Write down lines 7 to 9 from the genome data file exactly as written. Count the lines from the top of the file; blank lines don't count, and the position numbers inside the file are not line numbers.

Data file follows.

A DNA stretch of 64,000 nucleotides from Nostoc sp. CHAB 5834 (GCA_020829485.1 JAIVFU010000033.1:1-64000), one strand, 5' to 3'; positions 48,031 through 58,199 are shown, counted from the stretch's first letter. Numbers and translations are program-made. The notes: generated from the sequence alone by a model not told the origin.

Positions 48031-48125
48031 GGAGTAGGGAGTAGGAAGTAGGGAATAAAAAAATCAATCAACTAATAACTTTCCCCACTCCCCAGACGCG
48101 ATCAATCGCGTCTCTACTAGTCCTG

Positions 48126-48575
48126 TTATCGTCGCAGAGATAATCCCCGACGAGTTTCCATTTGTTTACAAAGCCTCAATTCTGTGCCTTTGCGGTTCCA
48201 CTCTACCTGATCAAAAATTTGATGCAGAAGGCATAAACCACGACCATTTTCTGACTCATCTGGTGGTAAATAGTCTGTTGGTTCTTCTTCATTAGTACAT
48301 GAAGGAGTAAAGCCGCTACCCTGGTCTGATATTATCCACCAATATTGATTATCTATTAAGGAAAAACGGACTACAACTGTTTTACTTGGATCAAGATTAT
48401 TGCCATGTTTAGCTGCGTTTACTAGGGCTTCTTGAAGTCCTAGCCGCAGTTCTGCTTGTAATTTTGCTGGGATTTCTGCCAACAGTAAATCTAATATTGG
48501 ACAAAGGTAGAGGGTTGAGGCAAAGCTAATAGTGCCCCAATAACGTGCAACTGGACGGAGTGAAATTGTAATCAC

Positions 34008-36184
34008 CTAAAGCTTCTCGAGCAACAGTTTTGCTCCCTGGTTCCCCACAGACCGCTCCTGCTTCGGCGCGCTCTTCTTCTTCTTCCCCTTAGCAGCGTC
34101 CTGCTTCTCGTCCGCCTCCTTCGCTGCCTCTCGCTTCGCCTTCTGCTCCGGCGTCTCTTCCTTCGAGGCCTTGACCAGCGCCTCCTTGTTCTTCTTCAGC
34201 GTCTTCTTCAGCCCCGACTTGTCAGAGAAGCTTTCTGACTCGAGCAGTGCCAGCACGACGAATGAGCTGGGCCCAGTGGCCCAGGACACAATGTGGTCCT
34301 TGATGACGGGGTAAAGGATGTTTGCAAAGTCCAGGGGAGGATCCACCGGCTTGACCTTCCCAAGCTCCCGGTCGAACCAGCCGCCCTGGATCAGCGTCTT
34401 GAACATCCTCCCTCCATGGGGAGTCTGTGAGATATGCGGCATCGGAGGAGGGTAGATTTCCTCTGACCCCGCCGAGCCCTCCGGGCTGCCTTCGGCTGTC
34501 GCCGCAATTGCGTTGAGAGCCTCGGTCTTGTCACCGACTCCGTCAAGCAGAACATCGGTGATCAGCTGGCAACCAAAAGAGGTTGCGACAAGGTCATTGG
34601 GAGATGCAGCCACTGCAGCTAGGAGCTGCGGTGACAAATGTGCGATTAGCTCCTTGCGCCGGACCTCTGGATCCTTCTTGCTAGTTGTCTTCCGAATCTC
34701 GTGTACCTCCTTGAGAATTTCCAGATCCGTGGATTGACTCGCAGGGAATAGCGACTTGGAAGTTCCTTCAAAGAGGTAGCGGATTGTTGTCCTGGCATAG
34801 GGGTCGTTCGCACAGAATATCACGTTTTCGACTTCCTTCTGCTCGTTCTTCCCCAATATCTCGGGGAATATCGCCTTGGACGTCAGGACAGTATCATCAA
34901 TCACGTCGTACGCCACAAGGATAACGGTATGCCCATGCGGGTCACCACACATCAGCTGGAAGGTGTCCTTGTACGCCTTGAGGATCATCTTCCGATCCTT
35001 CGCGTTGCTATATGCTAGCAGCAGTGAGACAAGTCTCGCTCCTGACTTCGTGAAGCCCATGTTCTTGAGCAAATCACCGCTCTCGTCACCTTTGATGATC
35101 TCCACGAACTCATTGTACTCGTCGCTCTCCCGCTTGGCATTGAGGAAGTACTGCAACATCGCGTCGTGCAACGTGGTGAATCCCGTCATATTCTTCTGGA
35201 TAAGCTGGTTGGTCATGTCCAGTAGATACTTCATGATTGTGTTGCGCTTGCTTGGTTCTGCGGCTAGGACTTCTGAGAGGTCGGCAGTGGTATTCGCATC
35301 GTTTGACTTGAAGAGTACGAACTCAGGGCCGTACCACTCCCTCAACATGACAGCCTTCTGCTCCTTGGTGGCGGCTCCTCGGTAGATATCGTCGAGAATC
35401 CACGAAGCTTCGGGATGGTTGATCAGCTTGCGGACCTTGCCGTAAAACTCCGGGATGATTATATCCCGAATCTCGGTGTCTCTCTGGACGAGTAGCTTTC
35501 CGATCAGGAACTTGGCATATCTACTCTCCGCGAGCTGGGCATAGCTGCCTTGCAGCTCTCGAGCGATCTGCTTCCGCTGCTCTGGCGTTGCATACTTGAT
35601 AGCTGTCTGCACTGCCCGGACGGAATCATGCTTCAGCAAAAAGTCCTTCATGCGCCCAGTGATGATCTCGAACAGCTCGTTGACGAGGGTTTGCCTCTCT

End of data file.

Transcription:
48201 CTCTACCTGATCAAAAATTTGATGCAGAAGGCATAAACCACGACCATTTTCTGACTCATCTGGTGGTAAATAGTCTGTTGGTTCTTCTTCATTAGTACAT
48301 GAAGGAGTAAAGCCGCTACCCTGGTCTGATATTATCCACCAATATTGATTATCTATTAAGGAAAAACGGACTACAACTGTTTTACTTGGATCAAGATTAT
48401 TGCCATGTTTAGCTGCGTTTACTAGGGCTTCTTGAAGTCCTAGCCGCAGTTCTGCTTGTAATTTTGCTGGGATTTCTGCCAACAGTAAATCTAATATTGG